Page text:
and exploitation in Uganda. This involved government ministries
concerned with children and focused NGOs.
NGOS have continued with their work on child welfare and
protection through advocacy, implementation of the child statute
and awareness raising. These NGOs include ANPPCAN, Radda Barnen,
World Vision, UCRNN and GLAD.
Rehabilitation programs for sexually abused and exploited
children by NGOS such as SAP and HAR. SAP is training girls
in one of the slums in Kampala in activities such as hair dressing,
HIV/AIDS sensitization, training in life skills and counseling.
World Vision, The Gulu Save the Children Organization (GUSCO)
and UNICEF provide materials and meet the psychological and social
needs of children in war situations.
Legal Aid-FIDA and the Legal Aid Clinic (LAC) provide legal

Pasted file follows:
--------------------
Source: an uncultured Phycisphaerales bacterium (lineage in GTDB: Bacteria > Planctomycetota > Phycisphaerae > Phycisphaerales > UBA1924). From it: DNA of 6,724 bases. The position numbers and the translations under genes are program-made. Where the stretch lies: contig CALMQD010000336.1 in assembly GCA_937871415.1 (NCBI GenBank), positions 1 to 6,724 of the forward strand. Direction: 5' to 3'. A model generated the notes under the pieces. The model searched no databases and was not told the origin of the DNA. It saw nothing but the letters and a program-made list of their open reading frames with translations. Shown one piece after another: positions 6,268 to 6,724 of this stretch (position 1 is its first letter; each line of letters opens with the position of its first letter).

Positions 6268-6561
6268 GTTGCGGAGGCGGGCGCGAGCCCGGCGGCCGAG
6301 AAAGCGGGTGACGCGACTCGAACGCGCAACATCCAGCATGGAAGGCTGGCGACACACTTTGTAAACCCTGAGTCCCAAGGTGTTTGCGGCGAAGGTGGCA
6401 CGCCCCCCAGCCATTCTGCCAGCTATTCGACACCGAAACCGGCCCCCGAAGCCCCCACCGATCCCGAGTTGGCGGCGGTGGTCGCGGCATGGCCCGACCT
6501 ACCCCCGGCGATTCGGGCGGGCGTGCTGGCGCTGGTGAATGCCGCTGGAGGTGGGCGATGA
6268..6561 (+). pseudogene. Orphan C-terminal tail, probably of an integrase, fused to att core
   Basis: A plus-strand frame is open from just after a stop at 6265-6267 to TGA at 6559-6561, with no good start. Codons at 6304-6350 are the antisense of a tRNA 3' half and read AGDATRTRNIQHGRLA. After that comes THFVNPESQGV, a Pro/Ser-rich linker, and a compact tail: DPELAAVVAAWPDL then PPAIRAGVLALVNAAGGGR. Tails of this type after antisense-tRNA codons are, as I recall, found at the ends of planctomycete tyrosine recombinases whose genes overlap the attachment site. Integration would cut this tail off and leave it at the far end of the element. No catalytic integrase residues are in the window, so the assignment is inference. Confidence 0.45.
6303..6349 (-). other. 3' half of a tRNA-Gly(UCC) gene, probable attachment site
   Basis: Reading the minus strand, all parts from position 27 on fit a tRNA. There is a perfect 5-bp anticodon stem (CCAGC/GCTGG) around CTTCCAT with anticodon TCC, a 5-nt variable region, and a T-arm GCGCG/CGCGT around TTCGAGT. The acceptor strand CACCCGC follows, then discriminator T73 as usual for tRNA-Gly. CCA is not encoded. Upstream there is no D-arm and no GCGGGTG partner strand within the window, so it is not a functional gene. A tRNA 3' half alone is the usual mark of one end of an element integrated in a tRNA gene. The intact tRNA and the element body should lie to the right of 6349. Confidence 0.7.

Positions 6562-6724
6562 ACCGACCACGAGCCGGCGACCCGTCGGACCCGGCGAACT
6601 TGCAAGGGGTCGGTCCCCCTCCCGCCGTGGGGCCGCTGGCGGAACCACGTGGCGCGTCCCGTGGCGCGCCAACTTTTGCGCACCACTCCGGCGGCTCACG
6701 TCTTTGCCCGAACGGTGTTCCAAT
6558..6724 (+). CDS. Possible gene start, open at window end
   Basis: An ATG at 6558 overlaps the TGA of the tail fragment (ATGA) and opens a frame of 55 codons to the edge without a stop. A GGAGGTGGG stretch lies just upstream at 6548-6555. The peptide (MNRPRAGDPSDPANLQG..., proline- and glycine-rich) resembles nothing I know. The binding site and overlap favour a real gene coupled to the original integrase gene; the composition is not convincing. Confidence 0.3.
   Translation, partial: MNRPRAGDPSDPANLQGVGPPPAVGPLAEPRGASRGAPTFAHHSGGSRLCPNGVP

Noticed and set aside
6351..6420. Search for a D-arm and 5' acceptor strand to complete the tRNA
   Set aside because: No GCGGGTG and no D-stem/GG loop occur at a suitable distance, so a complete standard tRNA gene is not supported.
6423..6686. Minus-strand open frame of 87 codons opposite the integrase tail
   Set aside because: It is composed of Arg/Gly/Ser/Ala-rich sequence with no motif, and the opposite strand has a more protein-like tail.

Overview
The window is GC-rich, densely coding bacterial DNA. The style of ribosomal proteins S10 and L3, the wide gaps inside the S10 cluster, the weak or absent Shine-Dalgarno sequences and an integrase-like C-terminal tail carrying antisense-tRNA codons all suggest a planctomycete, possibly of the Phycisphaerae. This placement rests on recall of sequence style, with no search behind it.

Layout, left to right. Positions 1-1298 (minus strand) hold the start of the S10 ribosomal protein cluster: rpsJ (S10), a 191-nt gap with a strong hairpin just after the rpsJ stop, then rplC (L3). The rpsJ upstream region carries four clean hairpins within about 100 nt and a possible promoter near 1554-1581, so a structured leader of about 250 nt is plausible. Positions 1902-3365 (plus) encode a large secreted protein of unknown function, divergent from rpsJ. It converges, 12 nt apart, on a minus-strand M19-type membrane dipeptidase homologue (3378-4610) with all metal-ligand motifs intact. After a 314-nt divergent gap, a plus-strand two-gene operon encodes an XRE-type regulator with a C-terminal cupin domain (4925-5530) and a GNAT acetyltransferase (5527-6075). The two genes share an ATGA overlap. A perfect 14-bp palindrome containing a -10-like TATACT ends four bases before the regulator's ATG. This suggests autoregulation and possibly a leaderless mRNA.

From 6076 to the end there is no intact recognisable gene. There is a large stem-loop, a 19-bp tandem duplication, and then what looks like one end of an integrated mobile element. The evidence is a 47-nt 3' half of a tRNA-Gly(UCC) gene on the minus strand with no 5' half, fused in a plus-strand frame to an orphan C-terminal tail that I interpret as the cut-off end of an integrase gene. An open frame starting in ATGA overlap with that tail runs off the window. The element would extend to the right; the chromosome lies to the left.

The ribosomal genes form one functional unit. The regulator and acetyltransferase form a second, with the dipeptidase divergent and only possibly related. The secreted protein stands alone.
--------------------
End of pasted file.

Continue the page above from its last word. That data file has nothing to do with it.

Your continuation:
representation to children. FIDA looks at issues of the sexually
abused child while LAC provides juvenile justice to children of
petty offences and those charged with sexual offences.
The penal code was amended to include additional sexual
offences and punishment in order to safeguard children from sexual
abuse and exploitation.
Uganda’s Law Reform Commission has also drafted a new Sexual
Commitment to have plan on CSEC in place by the end of the year
of National Plan: No plan has been developed yet. However
a local NGO has written a proposal for a National Plan against
the Commercial Sexual Exploitation of Children:
Programs and Activities:
government undertook research into child abuse and violence against
children, funded by UNICEF. The results of the research
are meant to develop policies and strategies to address the issue.
raising campaigns with tourism organizations are being developed
by UNICEF in co-operation with government departments.
national committee on child abuse and violence was formed in 1997.
The committee was meant to work with UNICEF to develop a plan
of action to protect children.